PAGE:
nachricht CRISPR meets single-cell sequencing in new screening method
19.01.2017 | CeMM Forschungszentrum für Molekulare Medizin der Österreichischen Akademie der Wissenschaften

All articles from Life Sciences >>>

The most recent press releases about innovation >>>

Die letzten 5 Focus-News des innovations-reports im Überblick:

Im Focus: Traffic jam in empty space

New success for Konstanz physicists in studying the quantum vacuum

An important step towards a completely new experimental access to quantum physics has been made at University of Konstanz. The team of scientists headed by...

Im Focus: How gut bacteria can make us ill

HZI researchers decipher infection mechanisms of Yersinia and immune responses of the host

Yersiniae cause severe intestinal infections. Studies using Yersinia pseudotuberculosis as a model organism aim to elucidate the infection mechanisms of these...

Im Focus: Interfacial Superconductivity: Magnetic and superconducting order revealed simultaneously

Researchers from the University of Hamburg in Germany, in collaboration with colleagues from the University of Aarhus in Denmark, have synthesized a new superconducting material by growing a few layers of an antiferromagnetic transition-metal chalcogenide on a bismuth-based topological insulator, both being non-superconducting materials.

While superconductivity and magnetism are generally believed to be mutually exclusive, surprisingly, in this new material, superconducting correlations...

Im Focus: Studying fundamental particles in materials

Laser-driving of semimetals allows creating novel quasiparticle states within condensed matter systems and switching between different states on ultrafast time scales

Studying properties of fundamental particles in condensed matter systems is a promising approach to quantum field theory. Quasiparticles offer the opportunity...

Im Focus: Designing Architecture with Solar Building Envelopes

Among the general public, solar thermal energy is currently associated with dark blue, rectangular collectors on building roofs. Technologies are needed for aesthetically high quality architecture which offer the architect more room for manoeuvre when it comes to low- and plus-energy buildings. With the “ArKol” project, researchers at Fraunhofer ISE together with partners are currently developing two façade collectors for solar thermal energy generation, which permit a high degree of design flexibility: a strip collector for opaque façade sections and a solar thermal blind for transparent sections. The current state of the two developments will be presented at the BAU 2017 trade fair.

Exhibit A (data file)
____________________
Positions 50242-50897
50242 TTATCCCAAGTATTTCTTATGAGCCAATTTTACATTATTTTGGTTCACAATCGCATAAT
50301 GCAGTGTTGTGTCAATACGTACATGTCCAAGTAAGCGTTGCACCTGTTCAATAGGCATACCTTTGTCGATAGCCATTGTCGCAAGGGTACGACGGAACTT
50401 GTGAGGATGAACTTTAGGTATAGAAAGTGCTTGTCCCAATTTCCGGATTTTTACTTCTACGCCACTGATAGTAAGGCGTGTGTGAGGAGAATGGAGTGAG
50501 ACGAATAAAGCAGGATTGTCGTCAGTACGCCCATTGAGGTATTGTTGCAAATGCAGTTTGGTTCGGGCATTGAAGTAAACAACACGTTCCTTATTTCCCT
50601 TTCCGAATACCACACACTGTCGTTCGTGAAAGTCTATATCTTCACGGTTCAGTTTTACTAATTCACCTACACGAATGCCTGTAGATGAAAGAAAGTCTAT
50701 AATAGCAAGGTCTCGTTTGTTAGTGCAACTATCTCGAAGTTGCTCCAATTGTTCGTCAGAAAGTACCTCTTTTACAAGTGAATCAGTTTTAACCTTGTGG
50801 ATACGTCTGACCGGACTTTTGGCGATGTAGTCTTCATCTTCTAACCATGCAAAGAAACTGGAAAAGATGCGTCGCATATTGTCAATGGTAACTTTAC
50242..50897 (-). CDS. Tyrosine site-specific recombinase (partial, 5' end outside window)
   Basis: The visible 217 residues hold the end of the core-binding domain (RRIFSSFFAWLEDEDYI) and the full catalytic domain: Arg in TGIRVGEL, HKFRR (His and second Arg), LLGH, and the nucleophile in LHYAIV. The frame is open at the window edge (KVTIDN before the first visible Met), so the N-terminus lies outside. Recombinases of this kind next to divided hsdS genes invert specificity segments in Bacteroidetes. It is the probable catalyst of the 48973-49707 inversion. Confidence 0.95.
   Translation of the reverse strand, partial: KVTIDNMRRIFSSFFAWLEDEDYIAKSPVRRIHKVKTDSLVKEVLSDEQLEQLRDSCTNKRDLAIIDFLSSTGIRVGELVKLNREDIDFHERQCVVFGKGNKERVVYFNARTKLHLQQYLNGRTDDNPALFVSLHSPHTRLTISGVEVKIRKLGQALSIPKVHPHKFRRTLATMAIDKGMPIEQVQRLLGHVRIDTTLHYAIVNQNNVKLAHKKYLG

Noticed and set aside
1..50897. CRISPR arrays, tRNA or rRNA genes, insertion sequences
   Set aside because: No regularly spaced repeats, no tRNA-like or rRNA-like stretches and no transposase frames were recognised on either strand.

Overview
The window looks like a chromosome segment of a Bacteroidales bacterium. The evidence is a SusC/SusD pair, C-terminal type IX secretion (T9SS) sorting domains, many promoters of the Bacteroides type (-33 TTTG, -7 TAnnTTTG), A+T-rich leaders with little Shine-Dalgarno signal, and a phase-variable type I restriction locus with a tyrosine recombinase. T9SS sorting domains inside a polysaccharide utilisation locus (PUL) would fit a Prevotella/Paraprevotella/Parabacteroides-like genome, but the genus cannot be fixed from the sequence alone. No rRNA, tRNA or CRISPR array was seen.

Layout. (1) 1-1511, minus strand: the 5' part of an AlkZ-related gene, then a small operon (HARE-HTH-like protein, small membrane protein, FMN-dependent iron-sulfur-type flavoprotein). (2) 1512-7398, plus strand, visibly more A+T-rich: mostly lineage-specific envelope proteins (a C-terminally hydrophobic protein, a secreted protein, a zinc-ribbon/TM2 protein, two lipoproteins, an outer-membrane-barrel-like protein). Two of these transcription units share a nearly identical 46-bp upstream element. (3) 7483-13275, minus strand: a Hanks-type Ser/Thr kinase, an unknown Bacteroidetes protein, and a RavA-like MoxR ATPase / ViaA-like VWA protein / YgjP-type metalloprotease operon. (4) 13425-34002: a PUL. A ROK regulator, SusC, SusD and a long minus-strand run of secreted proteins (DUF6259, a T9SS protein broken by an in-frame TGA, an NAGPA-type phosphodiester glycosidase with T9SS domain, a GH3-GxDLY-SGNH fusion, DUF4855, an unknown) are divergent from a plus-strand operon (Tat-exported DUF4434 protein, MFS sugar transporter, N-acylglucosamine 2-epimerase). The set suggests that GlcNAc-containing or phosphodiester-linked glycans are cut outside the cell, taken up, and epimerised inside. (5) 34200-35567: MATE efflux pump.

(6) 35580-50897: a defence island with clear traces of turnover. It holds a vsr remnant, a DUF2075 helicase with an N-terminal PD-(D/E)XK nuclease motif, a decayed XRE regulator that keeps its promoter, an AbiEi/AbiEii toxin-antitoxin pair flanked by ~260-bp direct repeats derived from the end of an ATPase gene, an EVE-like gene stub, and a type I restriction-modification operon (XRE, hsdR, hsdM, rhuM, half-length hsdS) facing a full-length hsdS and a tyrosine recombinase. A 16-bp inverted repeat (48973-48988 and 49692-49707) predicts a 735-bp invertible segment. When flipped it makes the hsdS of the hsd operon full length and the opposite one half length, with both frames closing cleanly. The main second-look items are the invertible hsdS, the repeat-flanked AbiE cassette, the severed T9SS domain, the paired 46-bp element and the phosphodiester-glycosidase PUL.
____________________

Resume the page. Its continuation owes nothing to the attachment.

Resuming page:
As part of the “ArKol – development of architecturally highly integrated façade collectors with heat pipes” project, Fraunhofer ISE together with its partners...

All Focus news of the innovation-report >>>

Anzeige

Anzeige

Event News

Sustainable Water use in Agriculture in Eastern Europe and Central Asia

19.01.2017 | Event News

12V, 48V, high-voltage – trends in E/E automotive architecture

10.01.2017 | Event News

2nd Conference on Non-Textual Information on 10 and 11 May 2017 in Hannover

09.01.2017 | Event News

 
Latest News

New Study Will Help Find the Best Locations for Thermal Power Stations in Iceland

19.01.2017 | Earth Sciences

Not of Divided Mind

19.01.2017 | Life Sciences

Molecule flash mob

19.01.2017 | Physics and Astronomy

VideoLinks
B2B-VideoLinks
More VideoLinks >>>